Over the summer, it looked as if there might be a breakthrough in the long-stalled discussions over eurozone reform. Emmanuel Macron had been elected president of France, promising to overhaul the domestic labour market and make the country more economically competitive. German Chancellor Angela Merkel was quick to spot the signal and the opportunity. She suggested that she might in turn be amenable to some long-held French ambitions for the currency union.
Fast forward just a few months, with EU leaders due to hold a ‘Euro Summit’ tomorrow, and the outlook is a lot bleaker for those advocating for reform. An inconclusive election result in Germany has left Merkel mired in coalition negotiations, with no scope – and no mandate – to engage seriously on eurozone matters. That leaves Macron dangerously exposed. The pain of domestic reforms was supposed to be offset by French wins at the European level. Without the latter, support for the former may begin to ebb away.
That slowdown in political momentum has given rise to a corresponding institutional divide. Both European Commission President Jean-Claude Juncker and European Council President Donald Tusk have looked at the state of play, seen the mid-2019 end of their mandates looming on the horizon – but then drawn completely different conclusions.
For Juncker, the appropriate response is to up the level of ambition. If Germany is distracted, then the Commission must become France’s partner and set out a suitably grand vision. That was the tone of his reform package published last week, aiming to create a European Monetary Fund, new eurozone budgetary instruments and a European Economy and Finance Minister within the Commission itself. This is not altruism: German weakness provides Juncker with the opening for an institutional power grab.
Tusk’s more downbeat assessment is that, with talks stalled again, countries should focus on those outstanding initiatives that they can still conclude in the next 18 months. His recommendation to leaders at tomorrow’s summit will be to leave eurozone ambitions alone and focus instead on getting post-crisis banking reforms finished. That will suit those who, like Dutch Prime Minister Mark Rutte, have always been sceptical of Juncker’s and Macron’s hopes for grand, sweeping change (“when you have visions, go see a doctor”).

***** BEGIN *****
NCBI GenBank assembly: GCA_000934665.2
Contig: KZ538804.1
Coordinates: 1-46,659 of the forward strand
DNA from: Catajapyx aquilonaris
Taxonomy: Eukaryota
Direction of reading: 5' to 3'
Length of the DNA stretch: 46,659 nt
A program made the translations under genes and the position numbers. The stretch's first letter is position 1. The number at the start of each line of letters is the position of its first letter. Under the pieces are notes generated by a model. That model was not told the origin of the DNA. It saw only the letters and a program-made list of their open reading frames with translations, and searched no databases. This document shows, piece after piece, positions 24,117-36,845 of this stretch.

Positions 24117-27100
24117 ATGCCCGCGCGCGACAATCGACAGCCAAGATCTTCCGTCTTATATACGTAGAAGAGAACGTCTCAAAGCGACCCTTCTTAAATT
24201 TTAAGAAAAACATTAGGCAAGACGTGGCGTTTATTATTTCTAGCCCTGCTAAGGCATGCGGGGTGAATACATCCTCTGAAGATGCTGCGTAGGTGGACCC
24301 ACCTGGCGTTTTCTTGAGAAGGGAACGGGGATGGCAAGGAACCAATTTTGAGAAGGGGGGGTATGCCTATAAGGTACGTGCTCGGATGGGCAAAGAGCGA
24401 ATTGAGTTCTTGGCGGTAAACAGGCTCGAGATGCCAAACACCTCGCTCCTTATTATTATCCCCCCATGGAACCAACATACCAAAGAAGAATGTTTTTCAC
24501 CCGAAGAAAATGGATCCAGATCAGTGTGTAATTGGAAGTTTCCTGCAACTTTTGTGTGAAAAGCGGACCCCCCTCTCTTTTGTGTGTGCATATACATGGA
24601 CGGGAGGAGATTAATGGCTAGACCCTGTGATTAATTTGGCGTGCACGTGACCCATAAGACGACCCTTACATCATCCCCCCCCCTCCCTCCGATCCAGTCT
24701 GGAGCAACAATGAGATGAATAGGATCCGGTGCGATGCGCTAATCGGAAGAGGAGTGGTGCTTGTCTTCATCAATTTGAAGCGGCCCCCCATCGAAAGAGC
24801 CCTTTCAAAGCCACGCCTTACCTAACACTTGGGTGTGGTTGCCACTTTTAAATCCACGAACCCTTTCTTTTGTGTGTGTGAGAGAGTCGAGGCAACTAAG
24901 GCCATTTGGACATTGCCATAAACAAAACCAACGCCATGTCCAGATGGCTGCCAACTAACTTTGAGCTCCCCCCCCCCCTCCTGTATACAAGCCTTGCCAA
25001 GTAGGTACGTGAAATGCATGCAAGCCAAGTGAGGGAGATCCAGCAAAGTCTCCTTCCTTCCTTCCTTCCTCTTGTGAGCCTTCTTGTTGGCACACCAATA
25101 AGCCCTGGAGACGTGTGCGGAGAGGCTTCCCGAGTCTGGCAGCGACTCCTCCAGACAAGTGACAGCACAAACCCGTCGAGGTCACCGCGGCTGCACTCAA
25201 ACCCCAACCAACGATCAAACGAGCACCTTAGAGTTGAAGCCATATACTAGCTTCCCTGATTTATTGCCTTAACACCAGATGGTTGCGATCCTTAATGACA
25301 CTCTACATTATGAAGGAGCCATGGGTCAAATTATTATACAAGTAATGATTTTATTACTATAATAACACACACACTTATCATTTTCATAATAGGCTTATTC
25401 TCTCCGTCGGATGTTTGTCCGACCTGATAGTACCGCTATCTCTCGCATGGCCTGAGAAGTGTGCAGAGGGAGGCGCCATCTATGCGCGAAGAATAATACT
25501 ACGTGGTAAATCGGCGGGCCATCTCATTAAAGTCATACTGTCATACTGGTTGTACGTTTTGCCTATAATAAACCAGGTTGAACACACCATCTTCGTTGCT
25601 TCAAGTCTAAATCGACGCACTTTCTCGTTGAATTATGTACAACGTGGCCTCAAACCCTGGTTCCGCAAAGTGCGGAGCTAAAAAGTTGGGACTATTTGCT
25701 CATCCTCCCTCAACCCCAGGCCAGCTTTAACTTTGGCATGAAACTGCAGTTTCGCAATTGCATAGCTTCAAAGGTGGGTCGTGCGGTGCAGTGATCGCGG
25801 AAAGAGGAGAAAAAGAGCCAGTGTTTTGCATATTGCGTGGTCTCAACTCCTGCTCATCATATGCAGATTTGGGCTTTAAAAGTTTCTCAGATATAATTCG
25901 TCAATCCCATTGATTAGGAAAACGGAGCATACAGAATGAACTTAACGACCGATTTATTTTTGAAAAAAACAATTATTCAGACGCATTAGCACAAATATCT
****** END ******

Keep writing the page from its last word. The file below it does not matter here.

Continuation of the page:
It might also suit many businesses, especially those likely to be affected by EU legislation still under consideration. That mid-2019 deadline is not an arbitrary date: anything not agreed by then will fall, and will have to be re-tabled with a new Commission, and new MEPs in the European Parliament – and all the delay and uncertainty that implies.
Yet for the reformers – even those who do not necessarily share the full scope of Juncker’s ambitions – the Commission President’s desire not to let this moment pass is understandable. Since the eurozone crisis of 2012, the prospect of meaningful progress has never been as close as it was until recently. To lose that momentum altogether, they argue, would risk deferring the completion of European economic and monetary union indefinitely.
These two worldviews are not mutually incompatible. Injecting a dose of Tusk’s pragmatism into Juncker’s overreaching ambition could mean using the short-term political deadline of 2019 to focus minds on more urgent legislative files, while tying the wider discussions of eurozone reform to the longer-term horizons that really matter: those of Paris and Berlin.
Sequencing discussions in this way would avoid the risk that Germany’s absence is used as an excuse to foist grand French/Commission visions on member states who do not want them. Yet it would also prevent the temptation to kick the issue into the long grass forever. Instead, the best way of securing an outcome for the eurozone that has the broadest possibly buy-in is to have the debate at the appropriate time: when tangible progress has been made on short-term matters, and when the eurozone’s biggest economy is back at the table and in a position to negotiate.